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Password setting/command in Windows Server 2012

Posted on 2016-10-11
Medium Priority
Last Modified: 2016-10-21
I am currently working on a check list for password related settings in different operating systems. Can someone help me with the exact command/settings for Windows Server 2012?
Also is the command the same in Active Directory or is there a difference?

Password requirement                                            Operating system command/setting for Windows Server 2012 ver x

Password must contain at least 1 numeric character
Question by:ubat
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LVL 42

Accepted Solution

Adam Brown earned 1000 total points
ID: 41838376
Server 2012 will generally follow the settings defined by Group Policy on the domain. The requirements can be set by running GPEdit.msc and going to Computer Configuration\Windows Settings\Security settings\Account Policies\Password Policy or by deploying a GPO. The option there for "Passwords must meet complexity requirements" is enabled by default and requires all passwords to meet the following requirements:

Not contain the user's account name or parts of the user's full name that exceed two consecutive characters
Be at least six characters in length
Contain characters from three of the following four categories:
English uppercase characters (A through Z)
English lowercase characters (a through z)
Base 10 digits (0 through 9)
Non-alphabetic characters (for example, !, $, #, %)

It is not possible to set up Windows systems to have a password requirement that includes only 1 numeric character without using third party tools or significant code modifications to Windows. You can only set windows to require complexity or not. Passwords that require complexity must meet the rules above. Passwords that do not require complexity have no character type requirements tied to them.
LVL 39

Assisted Solution

by:Krzysztof Pytko
Krzysztof Pytko earned 1000 total points
ID: 41839641
Well, regarding Windows server and domain this is a little bit more complicated.

First of all, you need to define password policy. For workgroup environment it needs to be done on every server separately. You can also do that on domain member servers and workstations if no communication with domain is possible then local password policy is being used.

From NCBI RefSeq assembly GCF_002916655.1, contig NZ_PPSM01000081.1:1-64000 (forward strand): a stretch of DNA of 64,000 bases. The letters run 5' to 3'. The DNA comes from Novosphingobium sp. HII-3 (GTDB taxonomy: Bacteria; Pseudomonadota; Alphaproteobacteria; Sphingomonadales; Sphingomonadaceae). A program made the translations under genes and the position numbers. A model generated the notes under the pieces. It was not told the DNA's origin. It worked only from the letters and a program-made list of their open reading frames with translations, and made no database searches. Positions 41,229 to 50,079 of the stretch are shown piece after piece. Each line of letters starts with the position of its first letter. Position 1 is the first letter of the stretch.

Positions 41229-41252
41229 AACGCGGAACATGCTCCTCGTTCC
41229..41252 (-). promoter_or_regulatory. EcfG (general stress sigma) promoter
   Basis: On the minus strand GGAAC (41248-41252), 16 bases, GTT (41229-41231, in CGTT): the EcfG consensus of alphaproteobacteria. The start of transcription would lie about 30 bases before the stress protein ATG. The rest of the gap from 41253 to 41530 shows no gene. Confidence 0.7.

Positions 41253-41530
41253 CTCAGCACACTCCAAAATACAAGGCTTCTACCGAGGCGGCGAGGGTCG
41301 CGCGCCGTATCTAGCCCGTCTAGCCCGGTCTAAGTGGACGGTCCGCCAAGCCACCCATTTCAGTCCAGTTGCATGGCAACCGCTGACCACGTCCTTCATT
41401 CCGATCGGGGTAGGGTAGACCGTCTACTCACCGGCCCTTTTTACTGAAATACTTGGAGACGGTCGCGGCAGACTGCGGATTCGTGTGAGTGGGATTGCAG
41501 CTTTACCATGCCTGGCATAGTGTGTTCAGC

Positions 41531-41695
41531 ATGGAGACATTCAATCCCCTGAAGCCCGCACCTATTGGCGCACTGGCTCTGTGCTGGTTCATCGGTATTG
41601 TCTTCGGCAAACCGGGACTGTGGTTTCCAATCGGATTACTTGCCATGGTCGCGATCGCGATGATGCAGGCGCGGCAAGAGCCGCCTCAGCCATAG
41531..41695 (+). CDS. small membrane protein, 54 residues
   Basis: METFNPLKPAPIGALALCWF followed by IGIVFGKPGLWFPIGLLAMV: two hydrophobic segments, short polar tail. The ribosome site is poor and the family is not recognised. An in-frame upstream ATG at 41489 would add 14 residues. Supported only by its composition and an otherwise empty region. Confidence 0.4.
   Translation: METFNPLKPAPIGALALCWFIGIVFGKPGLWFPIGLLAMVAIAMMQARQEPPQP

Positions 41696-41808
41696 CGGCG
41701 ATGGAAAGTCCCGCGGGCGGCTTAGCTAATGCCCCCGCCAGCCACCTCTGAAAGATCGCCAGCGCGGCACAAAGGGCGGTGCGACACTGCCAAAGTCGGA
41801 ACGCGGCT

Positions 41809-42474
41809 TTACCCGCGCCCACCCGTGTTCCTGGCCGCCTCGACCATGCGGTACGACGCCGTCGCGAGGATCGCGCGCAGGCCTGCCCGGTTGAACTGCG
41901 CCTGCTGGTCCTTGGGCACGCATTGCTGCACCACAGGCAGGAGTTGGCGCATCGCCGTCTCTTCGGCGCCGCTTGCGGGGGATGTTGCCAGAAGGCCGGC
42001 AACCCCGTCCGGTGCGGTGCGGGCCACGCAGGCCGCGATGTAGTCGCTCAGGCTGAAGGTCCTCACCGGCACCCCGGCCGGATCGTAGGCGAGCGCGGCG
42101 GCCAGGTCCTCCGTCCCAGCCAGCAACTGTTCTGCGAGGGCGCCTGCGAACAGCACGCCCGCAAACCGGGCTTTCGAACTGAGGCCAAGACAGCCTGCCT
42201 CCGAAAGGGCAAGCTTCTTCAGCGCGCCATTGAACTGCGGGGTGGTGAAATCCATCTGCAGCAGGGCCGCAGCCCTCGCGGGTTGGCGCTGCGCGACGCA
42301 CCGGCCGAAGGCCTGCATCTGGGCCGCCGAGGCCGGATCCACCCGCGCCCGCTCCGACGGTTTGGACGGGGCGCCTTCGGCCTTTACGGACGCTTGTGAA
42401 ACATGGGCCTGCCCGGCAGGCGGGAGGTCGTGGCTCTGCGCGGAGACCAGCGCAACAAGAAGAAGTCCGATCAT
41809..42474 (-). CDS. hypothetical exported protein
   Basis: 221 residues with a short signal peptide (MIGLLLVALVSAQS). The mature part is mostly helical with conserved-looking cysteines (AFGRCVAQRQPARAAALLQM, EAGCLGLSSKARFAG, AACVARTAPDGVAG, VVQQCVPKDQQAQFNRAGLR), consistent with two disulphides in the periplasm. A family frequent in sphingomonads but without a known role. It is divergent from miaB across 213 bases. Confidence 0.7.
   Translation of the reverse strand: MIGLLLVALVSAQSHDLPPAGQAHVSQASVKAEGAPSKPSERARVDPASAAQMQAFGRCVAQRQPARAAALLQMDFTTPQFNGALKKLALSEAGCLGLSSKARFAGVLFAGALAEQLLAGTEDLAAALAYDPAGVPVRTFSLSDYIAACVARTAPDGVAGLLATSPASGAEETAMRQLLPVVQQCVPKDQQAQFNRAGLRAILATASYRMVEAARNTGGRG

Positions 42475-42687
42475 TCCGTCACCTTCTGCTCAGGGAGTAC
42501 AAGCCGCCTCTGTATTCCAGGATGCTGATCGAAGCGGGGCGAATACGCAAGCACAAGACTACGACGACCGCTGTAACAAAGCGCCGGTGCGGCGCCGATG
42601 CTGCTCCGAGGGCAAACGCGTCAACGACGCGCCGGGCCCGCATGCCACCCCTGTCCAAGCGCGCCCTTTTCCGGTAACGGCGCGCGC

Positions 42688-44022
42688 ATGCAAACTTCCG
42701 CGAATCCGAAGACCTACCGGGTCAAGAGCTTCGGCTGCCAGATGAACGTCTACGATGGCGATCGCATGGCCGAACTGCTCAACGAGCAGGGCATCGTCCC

So, mostly domain password policy is in use. More details you can find in an article on my blog showing how to do that at

This will define strength of your password policy. If you wish, you can simply use Active Directory Users and Computers snap-in to set up users password. This is a little bit inconvenient for multi user changes but it's really fine for single or small batch of users.

Domain Controllers by default contain tools to manage user passwords. On domain members you need to install RSAT (Remote Server Administrative Tools) for particular OS version.

From Windows Server 2008R2 and Windows 7 with RSAT, Microsoft introduced PowerShell module for Active Directory, where you can manage domain objects, i.e. users and set their password.

Every new Windows Server contains newer version of PowerShell and newer AD cmd-lets (name for those commands within PowerShell) which may vary with functionality or differentiate in total no of them.

In PowerShell you can use for user management:

  • Get-ADUser
  • - to get AD user from domain
  • Set-ADUser
  • - to modify AD user in a domain
  • New-ADUser
  • - create new AD user
  • Set-ADAccountPassword
  • - to set or modify user password

All the time, you have Microsoft DS tools, which are legacy command-line tools but still are working fine:

  • dsquery
  • - to make a search
  • dsget
  • - to get object
  • dsmod
  • - to modify object i.e. set up user's password

More details about DS tools, you can also find on my blog at:







I hope it would be useful for you.

LVL 56

Expert Comment

ID: 41841484
Krzysztof, allow the comment on
"You can also do that on domain member servers and workstations if no communication with domain is possible then local password policy is being used." - no, when a domain password policy is in effect, the local policy is overwritten and will never be applied. Not for local accounts and, logically, not for domain accounts since those passwords cannot be changed without domain connectivity, anyway.
LVL 39

Expert Comment

by:Krzysztof Pytko
ID: 41841501
Dear McKnife,
I re-read this paragraph once again and you're right. I put this not too clear and this is wrong, you're right. Thank you for clarifying this out.

What I meant was: "[..]you can also do that on domain member server[..] I meant, you can define password policy from member server with GPMC to edit Default Password policy and if there is no communication with a domain, password settings are stored locally, so local users need to follow rules and can change password. Of course, domain account cannot change password if there is no connection to the DC :)

As long as machine is a member of a domain, local password policy cannot be modified, it's simple grayed out :)
To have possibility to configure different local password policy on domain members, you need to create separate password policy within domain an apply it at particular server's OU. But this only affects local accounts.

Thank you once again for sorting this out and letting me know about mistake. In previous form, it's wrong, I agree


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